Turmeric lattes have been popping up everywhere these past few months. But for many Indian-Aussies, the new trend isn’t all that new.
Turmeric lattes are steamed milk beverages flavoured with golden turmeric, nutmeg, cinnamon, and sometimes even ginger. The resultant concoction is a soothing, immuno-boosting, caffeine-free hot drink.
But in the Subcontinent, the tradition of a pre-bedtime haldi doodh or turmeric milk (or for some golden milk) has been popular for centuries.
Though similar in purpose to a soothing mug of hot chocolate, its health benefits couldn't be more different. Milk fortified with the yellow root is said to boost the immune system, improve the skin, reduce joint pain, and relax the body for sleep. It’s also a common Ayurvedic treatment for the common cold.
Medicinal properties of turmeric
Turmeric is a herbal root, related to the ginger family, frequently used in Asian and Middle Eastern cooking. The root has long been celebrated for its antiseptic and anti-inflammatory properties, being used in alternative medicine as both a topical treatment for cuts and acne, and an orally taken herbal antibiotic.
Fresh turmeric oozes a staining yellow juice and pungent smell, though it is also consumed as a dry powder. In either form, turmeric’s agent, curcumin is just as potent.
Other research shows turmeric has similar effects on the body to ginseng, which is said to improve cognitive function.
Milk makes all the difference
Though turmeric tea is also a common way to consume the spice, turmeric is better absorbed by the body when served in a glass of warm milk.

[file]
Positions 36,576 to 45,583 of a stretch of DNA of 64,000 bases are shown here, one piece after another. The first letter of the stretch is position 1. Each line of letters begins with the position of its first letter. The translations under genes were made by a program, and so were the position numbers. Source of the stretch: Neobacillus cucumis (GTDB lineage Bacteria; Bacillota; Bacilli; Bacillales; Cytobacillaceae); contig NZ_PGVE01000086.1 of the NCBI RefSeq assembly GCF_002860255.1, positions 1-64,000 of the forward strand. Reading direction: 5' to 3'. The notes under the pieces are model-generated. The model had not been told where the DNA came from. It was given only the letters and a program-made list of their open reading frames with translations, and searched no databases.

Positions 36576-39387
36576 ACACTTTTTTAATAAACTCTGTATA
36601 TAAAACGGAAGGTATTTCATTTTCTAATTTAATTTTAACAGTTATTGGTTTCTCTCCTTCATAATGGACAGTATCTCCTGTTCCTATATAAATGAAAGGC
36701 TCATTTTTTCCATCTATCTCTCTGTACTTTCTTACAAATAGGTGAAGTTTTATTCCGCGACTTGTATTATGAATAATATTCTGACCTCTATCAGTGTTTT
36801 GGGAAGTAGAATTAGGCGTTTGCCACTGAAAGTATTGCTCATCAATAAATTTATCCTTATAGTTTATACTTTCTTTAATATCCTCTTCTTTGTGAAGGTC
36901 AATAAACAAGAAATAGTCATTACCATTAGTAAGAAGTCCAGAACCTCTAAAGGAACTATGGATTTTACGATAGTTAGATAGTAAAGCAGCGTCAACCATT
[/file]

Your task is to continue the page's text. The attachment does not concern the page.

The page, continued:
It’s all because of the root’s low bio-availability, meaning its nutrients are readily released when consumed on its own. Cow’s milk provides just the right amount of fats and proteins to ensure the turmeric is absorbed alongside.
Like most herbal medicines, it can take several months to notice results in your health. Indian, Asian, and Middle Eastern cuisines add turmeric to daily dishes, just a pinch here or there, building up the effect of the root over time.
But the jury is still out on whether it’s better to heat the spices along with the milk, or to add your spices in after the milk has been steamed.
Haldi doodh vs Turmeric lattes
The recipe behind the Sub-continental tradition of turmeric milk is simpler than the fancy lattes you’ll find at your corner café.
Making homemade turmeric milk is as easy as adding a pinch of turmeric to a mug of steaming milk and sugar or honey to taste. Some recipes call for pinch of pepper to be added for extra heat, or a garnish of saffron petals.
Barista-style turmeric lattes fortify the basic haldi doodh with more spices like ginger, nutmeg, and cinnamon, even topping the beverage with foam latte art.
So whether you call it haldi doodh, golden milk, or a latte, we can all agree the new cafe beverage is a trend that's here to stay. Especially, since it's already been around for so long!
"This Malaysian favourite is ridiculously simple to put together. It's excellent as a casual starter or finger food and makes a superb beer snack. I must warn you to smack away any greedy fingers lurking around when you cook it up or you might find your portions somewhat dwindled!" Poh Ling Yeow, Poh & Co.